What tools and techniques make for good blogging, so that you can deliver a great blogging experience for your reader and listener? In the previous edition of this Newsletter I shared with you the why elements of making my blog posts work best for me – and, hopefully, for you, the reader too. Now in this second part, I shall share with you the how.
What platform do I use for good blogging?
There are heaps of good platforms around for good blogging. I started with the free platform of WordPress. Subsequently, my developer built my website using the open-source WordPress platform that enables a lot more capability to build your brand.
It’s a trusted platform with a pretty good editor and is very Google-friendly. With many plug-ins and add-ons, it has served me beautifully for over 10 years.
Search Engine Optimisation (SEO)
I’ve found SEO confronting and confusing, disliking being imposed upon. But one of the key persons of interest attributes I wrote about in part I was that “publicly, you are who Google says you are.“ As much as I dislike that, it is true. And, fundamentally, the robot’s processes reflect the search behaviour of human internet users. So your blog’s visibility will thrive or fail depending on how well you apply the basic SEO principles. It’s just part of good blogging and getting noticed.
One of my platform’s plug-ins is the free Yoast SEO toolset, and I’ll use its structure here to outline what I follow to assure the minimum necessary SEO for each blog I write. There are many other free and paid tools; this comprehensive one has an easy traffic-lights system forcing you to think about writing for your audience.
1. Key words or phrases
This is fundamental for searchability. It needs to be a word or set of words which people would be searching for what you’re writing about. Lots of creative thought often accompanies its selection. Many people use add-ons to help find statistics of the best key word incidences. I don’t, relying on my knowledge of my coaching clients.
Yoast likes the keyword or phrase to be used upwards of 10 times in a blog post. I don’t necessarily stick to that rule, when it makes the text look or feel contrived. Yoast is also quite directive on the presence of these key search words in places like the title, sub-headers etc. Again, I apply common sense to entice visitors to read on after opening the post.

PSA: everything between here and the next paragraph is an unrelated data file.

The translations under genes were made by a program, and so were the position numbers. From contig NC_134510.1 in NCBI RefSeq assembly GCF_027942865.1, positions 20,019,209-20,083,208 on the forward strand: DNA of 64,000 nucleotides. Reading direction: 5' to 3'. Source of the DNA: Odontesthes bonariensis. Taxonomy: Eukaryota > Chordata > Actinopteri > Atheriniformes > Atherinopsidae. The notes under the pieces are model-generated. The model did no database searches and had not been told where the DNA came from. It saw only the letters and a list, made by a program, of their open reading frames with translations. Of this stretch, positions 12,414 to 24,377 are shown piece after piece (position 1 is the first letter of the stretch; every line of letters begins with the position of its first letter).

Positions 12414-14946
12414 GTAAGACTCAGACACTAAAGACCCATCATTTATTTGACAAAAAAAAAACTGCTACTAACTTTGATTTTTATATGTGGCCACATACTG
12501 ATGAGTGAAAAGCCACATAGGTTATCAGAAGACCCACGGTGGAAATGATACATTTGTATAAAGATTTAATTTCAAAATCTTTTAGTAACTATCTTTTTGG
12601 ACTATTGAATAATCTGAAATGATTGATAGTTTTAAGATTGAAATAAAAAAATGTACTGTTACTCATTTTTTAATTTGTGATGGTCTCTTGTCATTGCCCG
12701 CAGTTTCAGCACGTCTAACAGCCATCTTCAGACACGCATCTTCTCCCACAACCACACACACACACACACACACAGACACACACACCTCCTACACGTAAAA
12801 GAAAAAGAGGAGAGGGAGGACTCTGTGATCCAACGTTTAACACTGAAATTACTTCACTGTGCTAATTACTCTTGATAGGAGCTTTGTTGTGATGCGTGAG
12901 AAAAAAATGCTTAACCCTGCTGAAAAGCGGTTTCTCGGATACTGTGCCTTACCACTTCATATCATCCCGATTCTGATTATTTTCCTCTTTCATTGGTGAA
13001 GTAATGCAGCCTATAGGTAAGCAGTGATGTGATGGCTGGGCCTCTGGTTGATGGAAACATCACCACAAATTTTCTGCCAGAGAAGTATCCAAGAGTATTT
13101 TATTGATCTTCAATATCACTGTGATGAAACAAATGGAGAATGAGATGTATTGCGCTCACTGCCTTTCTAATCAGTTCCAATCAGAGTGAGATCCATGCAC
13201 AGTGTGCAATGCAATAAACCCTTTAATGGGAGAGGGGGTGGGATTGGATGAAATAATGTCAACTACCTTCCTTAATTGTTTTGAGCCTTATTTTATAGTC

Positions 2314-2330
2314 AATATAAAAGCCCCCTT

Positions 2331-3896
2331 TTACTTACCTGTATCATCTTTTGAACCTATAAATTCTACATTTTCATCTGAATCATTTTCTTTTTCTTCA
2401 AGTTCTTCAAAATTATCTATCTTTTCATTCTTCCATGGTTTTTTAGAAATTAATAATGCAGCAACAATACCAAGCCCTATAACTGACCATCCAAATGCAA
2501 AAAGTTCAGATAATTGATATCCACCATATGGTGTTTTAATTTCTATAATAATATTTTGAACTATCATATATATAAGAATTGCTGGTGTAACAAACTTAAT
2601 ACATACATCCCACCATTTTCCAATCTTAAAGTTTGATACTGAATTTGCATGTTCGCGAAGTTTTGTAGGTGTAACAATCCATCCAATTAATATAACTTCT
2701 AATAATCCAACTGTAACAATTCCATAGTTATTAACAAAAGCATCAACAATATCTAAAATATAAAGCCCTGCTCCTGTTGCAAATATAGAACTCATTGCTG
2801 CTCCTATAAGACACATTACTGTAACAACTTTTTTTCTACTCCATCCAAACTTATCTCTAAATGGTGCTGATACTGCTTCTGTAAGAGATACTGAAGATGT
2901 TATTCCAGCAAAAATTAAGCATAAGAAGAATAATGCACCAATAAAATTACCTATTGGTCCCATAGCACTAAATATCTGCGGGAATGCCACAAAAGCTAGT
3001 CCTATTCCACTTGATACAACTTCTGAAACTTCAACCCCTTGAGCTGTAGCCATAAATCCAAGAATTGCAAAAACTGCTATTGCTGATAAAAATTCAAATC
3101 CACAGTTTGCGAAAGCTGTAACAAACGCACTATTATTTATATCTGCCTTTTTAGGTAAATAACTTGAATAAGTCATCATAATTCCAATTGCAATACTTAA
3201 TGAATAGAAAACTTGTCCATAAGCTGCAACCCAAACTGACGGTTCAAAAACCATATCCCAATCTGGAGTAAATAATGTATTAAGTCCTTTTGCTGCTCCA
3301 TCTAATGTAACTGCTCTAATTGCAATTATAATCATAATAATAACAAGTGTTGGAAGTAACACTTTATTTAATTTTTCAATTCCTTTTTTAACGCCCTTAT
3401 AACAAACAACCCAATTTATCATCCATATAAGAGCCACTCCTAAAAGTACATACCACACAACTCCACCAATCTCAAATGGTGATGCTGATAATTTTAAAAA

2. Meta description (also called “snippet”)
This is what I use in the first sentence(s) of my blog. It is also what the reader sees as an outline of the blog to follow. Orange or green colouring helps to achieve the right length of 120 characters.
Yoast likes sections of no more than 300 words, and the frequent use of sub-headers. This reflects the fact that Internet users “scan” first rather than “read,” something they only do if the sub-header attracts their eye. Indeed, magazines and newspapers have applied that sub-header approach for a long time.
Sub-headers are also important to SEO. Yoast certainly likes to see the keyword or phrase in the headings quite often! I don’t necessarily stick to that so I avoid overdoing it.
Yoast likes to see both internal and external links. I usually link internally to several of my other blogs contextually to what I’m writing. This helps visitors to my blog discover and rediscover useful content, and it keeps them in my website, too. Then I try to find one or two external links also, as I did with the WordPress link above. This adds context, relevance and credibility.
Any blog (or social media post) benefits from a relevant picture to capture the prospective reader’s attention. Research has proven that interesting images increase readership. Many photo libraries, such as Unsplash (which The NCP Newsletter uses) offer royalty-free images, free (under conditions) or paid. I buy enough photos from Depositphotos for a year, which give me a very low cost per image. And I spend quite some time matching the post title or keyword with the right picture for each blog post.
1. Post length